Anyone that was a teenager when they saw John Hughes’ masterwork for the first time in 1985 is now facing a midlife crisis of some sort. If that applies to you then you may be eager to revisit The Breakfast Club at its thirtieth birthday.
Though it is a product of the 80s in many ways, possibly the quintessential movie of that era alongside Back to the Future and E.T, in many other ways the Breakfast Club is as ageless as any film can possibly be. The comedy drama was famously written by Hughes over just two days and while each character could be seen to represent more of an archetype, that may be its strongest asset. When watching it recently I realised that rather than represent an individual, each character could simply represent a group that must interact and accept the existence of the others. You also need to remember that the whole point of this film is that each character, though vastly different, experiences the same turmoil and heartache. The problems they face, issues they tackle and emotions that run high are all part of that basic and maddeningly complicated teen experience.
What starts out as a playful interaction between these different teens turns into a deeper narrative that’s structured so expertly. An example is Brian the brain, the one that is stamped on and put down repeatedly throughout the story, when Andy and Bender get into a heated argument, Brian tries to remain neutral only to be told by both parties to shut up, when he assists the principle in counting the number of detentions he hands out once again Brian is dismissed. He is left to last to reveal his secret, his trauma. Other characters include parental hatred, abuse, compulsive lying, peer pressure. But Brian’s secret of having attempted suicide is left to last. He’s the character that is neglected by everyone, and in the end, when he reveals what Vernon found in his locker that made him get a detention, and the look that the others exchange, says it all. The drama and brilliance of this story are summed up in one, gut wrenching and heartfelt moment.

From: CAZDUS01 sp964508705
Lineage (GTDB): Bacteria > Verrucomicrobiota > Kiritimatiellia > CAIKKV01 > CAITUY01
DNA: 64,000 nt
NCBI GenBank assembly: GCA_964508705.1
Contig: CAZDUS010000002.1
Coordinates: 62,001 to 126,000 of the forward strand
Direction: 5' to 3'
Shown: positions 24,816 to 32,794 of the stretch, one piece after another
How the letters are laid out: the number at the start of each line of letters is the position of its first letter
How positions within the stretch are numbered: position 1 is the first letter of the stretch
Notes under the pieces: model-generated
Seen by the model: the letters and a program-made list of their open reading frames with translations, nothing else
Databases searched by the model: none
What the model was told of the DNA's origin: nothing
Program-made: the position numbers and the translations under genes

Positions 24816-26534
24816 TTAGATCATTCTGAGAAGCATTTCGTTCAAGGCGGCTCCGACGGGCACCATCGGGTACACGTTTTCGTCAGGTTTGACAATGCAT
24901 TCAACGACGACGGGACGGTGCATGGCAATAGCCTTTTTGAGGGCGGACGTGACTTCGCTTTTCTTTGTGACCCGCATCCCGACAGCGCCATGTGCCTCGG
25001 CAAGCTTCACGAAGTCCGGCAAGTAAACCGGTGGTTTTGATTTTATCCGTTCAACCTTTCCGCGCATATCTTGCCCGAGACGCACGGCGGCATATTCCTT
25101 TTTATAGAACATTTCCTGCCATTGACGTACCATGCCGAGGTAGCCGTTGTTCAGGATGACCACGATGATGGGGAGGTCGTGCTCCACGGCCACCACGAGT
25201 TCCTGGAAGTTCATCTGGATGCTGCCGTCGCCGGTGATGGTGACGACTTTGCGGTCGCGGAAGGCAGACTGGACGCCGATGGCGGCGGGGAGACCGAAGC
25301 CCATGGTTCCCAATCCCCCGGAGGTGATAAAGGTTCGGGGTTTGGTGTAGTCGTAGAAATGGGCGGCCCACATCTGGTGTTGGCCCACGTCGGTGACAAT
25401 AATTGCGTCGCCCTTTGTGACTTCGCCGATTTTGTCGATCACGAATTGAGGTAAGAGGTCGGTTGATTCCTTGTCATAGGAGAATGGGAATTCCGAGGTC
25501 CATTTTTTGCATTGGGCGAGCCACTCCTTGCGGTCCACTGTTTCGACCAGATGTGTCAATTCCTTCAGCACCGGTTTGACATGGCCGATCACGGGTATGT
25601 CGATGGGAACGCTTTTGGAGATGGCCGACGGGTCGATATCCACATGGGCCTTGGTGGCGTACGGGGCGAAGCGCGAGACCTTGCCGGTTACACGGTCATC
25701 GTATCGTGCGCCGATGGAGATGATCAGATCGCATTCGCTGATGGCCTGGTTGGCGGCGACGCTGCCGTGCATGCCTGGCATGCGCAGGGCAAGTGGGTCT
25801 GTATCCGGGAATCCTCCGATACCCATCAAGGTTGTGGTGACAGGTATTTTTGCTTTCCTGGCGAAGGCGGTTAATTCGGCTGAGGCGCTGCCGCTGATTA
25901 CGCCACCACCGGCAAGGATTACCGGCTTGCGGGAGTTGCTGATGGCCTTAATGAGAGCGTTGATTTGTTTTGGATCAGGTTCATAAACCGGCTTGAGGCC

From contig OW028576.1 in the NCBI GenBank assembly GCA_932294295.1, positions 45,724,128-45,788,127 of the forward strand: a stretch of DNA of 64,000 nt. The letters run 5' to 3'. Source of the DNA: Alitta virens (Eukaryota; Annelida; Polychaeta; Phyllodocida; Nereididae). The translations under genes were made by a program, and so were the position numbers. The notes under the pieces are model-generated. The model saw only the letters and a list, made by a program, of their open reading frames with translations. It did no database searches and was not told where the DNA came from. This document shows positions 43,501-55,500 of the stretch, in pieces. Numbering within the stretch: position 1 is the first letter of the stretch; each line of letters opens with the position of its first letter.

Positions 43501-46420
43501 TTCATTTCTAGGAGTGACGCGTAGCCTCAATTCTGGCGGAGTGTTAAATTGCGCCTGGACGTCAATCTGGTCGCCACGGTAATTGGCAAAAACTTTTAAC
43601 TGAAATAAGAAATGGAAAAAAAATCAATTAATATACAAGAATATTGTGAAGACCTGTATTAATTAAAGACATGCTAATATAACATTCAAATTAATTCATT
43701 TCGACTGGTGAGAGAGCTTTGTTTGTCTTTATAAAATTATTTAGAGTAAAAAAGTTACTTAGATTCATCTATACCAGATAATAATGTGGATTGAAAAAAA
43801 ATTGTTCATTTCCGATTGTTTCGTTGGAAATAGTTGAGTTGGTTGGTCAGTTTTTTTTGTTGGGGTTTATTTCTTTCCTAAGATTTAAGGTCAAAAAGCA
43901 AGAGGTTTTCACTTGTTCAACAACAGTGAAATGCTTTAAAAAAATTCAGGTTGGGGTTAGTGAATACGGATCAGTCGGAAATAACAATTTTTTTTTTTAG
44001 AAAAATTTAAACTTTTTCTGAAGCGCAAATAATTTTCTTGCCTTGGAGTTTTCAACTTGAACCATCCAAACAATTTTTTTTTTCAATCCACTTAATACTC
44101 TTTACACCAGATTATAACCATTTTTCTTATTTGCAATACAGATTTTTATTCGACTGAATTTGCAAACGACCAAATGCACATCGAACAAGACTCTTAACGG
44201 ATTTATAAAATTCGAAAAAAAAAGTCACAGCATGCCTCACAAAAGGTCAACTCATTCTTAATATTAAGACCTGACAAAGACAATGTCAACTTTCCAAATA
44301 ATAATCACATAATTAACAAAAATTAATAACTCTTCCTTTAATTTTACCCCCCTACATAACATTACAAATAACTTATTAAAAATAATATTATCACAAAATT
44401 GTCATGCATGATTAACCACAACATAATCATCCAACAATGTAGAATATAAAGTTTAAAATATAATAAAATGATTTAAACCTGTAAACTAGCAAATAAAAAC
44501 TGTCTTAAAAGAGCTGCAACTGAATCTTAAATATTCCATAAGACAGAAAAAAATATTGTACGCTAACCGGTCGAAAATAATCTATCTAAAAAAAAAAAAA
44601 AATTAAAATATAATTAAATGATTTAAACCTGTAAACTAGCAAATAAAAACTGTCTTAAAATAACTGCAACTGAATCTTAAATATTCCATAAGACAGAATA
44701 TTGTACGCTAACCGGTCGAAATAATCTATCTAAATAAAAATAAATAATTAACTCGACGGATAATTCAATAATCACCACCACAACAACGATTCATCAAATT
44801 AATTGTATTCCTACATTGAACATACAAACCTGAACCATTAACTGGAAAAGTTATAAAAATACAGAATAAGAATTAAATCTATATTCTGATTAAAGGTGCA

The characters are so well written because none of them are perfect. Bender may appear to be a wise rebel, but we find out he’s completely hypocritical. The perspective they take of the principle (not quite the bad guy he may have appeared to be when you watched the film as a teenager) demonstrates the film’s ability to connect and understand its audience. In fact it would be safe to say that no film has ever understood its audience as well as John Hughes has here.
Though it may sound dramatic, there’s those wonderful moments of humour and the way that they blend so seamlessly from heavy moments (what, heavy is an expression from the 80s). The fact that there’s even some remarkably absurd moments like that dance montage and somehow Andy is able to shatter a glass window with his voice following a hyper induced series of backflips. Why, maybe because he’s a teenager and he feels good, so he feels invincible and from this perspective he is.
It’s difficult to make an argument that any other film really knows and captures what it’s like to be a teenager. To be honest, any other argument would be for another Hughes film such as Ferris Beuller’s Day Off. Decades on these themes are still ringing true and are still affecting millions today. There will always be teenagers, and that’s why the Breakfast Club will always be needed.